One Question Quiz
red and green cost of being background with a croc shoe and avocado next to each other
Avocado delivery: totally worth it (Image: Archi Banal)

SocietyMay 2, 2023

The cost of being: A married 40-something in a small town

red and green cost of being background with a croc shoe and avocado next to each other
Avocado delivery: totally worth it (Image: Archi Banal)

As part of our series exploring how New Zealanders live and our relationship with money, a 42-year-old in a small town explains her budget. 

Want to contribute? Send us an email briefly describing your situation at costofbeing@thespinoff.co.nz

Gender: F

Age: 42

Ethnicity:  Pākehā

Role: Fulltime self-employed

My living location is: Small town 

Rent/Mortgage per week: $0. Two adults live here and we paid off the mortgage last year.

Student loan or other debt payments per week: $0 – Paid off my $65k (incl interest) student loan in 2018, which took about 16 years. 

Typical weekly food costs

Groceries: $250/week for two of us. We budget $1000 a month for supermarket shops which includes shampoo and cleaning stuff, etc. 

Eating out/takeaways/workday lunches/café coffees/snacks: $50/week for each of us. We budget $200 a month each for “fun money” which has to cover all food and drinks outside the home as well as fun stuff like movies.

Other food costs: Our last vege garden cost about $100 in setup for good soil and we got a few tomatoes, silverbeet and parsley out of it. Trying again… 

Savings

We have Kiwisaver of $152k between us and I put 10% of every paycheck in mine as I am self-employed. We have $11,000 cash saved in a 90-day term deposit so I can take some time off work soon as I don’t get annual leave. $4,800 is stagnant in Sharesies. Our goal is to try to keep a few thousand in the current account to stay a month ahead of bills and the budget, but we often get down to $10 or so and panic.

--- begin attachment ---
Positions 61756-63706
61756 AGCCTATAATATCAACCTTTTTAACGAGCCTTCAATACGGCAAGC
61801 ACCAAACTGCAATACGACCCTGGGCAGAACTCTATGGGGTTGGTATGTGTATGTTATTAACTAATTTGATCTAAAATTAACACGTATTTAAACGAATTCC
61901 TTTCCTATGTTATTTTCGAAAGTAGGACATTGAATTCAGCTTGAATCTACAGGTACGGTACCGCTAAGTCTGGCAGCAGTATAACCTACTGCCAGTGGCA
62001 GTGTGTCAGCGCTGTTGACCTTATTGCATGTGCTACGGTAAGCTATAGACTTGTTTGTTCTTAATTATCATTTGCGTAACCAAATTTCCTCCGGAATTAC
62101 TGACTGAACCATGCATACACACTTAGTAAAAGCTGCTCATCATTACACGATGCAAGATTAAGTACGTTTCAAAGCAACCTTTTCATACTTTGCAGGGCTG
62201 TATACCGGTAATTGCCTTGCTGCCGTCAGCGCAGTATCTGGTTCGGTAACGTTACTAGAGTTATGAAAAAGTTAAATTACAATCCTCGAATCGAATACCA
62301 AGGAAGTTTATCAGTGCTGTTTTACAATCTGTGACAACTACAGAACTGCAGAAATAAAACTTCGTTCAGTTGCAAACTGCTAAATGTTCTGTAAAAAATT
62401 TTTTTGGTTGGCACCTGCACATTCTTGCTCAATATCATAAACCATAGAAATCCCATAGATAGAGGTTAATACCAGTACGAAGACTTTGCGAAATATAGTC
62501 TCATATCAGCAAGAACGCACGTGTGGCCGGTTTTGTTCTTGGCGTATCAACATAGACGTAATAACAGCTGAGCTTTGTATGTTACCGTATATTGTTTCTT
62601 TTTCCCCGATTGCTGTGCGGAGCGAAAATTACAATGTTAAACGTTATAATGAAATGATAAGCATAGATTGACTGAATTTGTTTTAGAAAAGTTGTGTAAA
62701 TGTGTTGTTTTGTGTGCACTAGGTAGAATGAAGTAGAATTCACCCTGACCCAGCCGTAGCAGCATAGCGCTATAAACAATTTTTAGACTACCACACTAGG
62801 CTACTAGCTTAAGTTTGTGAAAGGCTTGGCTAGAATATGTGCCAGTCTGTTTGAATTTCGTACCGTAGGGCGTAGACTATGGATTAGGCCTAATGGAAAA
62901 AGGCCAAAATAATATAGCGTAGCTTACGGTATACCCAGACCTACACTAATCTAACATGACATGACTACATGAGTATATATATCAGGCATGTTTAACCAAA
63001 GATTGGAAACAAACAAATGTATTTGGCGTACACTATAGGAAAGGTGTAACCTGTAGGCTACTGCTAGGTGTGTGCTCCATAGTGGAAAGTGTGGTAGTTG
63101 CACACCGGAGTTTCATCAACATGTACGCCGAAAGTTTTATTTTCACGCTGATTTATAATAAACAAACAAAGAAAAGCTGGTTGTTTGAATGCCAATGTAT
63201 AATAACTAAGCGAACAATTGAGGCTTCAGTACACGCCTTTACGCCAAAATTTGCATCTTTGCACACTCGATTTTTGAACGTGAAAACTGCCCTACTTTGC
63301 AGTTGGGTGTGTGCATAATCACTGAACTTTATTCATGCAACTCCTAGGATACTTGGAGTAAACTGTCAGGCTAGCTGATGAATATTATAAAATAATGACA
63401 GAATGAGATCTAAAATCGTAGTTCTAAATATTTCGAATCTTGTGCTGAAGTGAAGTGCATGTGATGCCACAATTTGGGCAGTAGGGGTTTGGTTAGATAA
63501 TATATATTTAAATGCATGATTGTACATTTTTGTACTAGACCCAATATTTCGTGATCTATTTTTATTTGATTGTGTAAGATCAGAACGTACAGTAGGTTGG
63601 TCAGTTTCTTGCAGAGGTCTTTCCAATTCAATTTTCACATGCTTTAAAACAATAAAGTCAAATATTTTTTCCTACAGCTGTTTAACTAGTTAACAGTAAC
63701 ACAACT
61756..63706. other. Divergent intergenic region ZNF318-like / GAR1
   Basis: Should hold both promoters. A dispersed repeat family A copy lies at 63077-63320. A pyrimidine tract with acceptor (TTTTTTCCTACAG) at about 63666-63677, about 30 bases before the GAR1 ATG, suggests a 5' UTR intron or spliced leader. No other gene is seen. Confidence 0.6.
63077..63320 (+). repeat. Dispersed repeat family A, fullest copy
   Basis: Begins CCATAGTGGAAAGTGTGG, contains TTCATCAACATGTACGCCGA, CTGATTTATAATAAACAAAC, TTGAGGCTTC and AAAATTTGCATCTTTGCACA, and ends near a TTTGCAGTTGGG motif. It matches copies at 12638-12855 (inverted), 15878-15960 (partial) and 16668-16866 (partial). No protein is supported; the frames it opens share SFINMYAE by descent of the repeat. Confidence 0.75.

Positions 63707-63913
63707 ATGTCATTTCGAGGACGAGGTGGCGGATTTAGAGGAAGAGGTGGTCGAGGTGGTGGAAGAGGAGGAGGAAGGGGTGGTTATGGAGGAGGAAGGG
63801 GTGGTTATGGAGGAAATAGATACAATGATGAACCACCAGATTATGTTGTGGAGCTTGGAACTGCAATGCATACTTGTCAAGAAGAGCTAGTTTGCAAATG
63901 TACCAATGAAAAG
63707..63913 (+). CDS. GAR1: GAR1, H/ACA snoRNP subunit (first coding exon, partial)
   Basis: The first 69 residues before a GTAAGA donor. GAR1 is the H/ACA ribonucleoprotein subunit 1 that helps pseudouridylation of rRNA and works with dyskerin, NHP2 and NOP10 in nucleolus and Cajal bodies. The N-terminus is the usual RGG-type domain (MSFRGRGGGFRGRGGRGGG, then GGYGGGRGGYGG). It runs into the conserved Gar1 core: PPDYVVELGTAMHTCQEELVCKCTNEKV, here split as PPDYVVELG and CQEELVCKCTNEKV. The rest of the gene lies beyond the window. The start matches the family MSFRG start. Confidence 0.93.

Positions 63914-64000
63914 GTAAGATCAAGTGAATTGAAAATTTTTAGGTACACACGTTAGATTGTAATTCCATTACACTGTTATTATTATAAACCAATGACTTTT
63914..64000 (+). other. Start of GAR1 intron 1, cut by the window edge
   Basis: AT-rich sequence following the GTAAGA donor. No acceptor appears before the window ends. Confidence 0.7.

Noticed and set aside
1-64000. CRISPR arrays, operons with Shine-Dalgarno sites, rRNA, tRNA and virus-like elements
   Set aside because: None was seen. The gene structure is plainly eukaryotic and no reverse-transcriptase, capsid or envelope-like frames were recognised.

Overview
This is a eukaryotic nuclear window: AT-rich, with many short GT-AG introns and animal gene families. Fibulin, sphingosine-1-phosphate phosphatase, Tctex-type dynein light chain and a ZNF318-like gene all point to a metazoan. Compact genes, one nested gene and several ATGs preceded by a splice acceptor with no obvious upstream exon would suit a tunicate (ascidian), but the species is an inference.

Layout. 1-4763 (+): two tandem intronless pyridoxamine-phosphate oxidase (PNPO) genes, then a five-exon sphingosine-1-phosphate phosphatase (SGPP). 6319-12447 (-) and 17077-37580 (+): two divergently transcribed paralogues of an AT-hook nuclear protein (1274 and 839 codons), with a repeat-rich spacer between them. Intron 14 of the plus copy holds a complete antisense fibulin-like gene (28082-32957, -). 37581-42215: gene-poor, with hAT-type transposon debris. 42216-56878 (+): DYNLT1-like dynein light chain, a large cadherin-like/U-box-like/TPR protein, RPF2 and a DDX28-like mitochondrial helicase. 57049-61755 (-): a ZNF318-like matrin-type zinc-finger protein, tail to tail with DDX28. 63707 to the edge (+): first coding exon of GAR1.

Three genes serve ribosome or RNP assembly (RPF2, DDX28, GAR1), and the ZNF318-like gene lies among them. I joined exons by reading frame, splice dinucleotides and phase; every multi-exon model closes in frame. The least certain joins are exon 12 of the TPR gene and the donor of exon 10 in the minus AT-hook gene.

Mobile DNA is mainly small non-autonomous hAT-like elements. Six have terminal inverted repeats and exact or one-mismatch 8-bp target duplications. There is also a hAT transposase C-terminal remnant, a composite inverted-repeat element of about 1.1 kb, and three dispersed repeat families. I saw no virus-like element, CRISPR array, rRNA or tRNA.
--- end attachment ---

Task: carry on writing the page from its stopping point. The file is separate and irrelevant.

I worry about money: Always

Three words to describe my financial situation would be: Fortunate, comfortable, anxious

Spending

My biggest edible indulgence would be: Avocado delivery for $32.49 a fortnight. I can’t believe I am having avocados delivered but it works out to about $2 each and they are perfect every time. 

In a typical week my alcohol expenditure would be: $5-$10. Probably once a month I would buy a drink out, and we would only buy a bottle of wine if we are going to someone’s house for dinner. 

In a typical week my transport expenditure would be: $78 (average spend of $312 a month petrol cost over two cars)

I estimate in the past year the ballpark amount I spent on my personal clothing (including sleepwear and underwear) was: $500. I don’t need to go to an office so I wear the same things every day until they literally wear out. Sometimes I would like a nice capsule wardrobe of quality clothes but I am not that person. Maybe when I am older. 

My most expensive clothing in the past year was: A $249 pair of sunglasses. Stupid because you’re only paying for a brand but I had a moment of weakness where I wanted to feel cool.

My last pair of shoes cost: $80 for a pair of Crocs (didn’t care about being cool).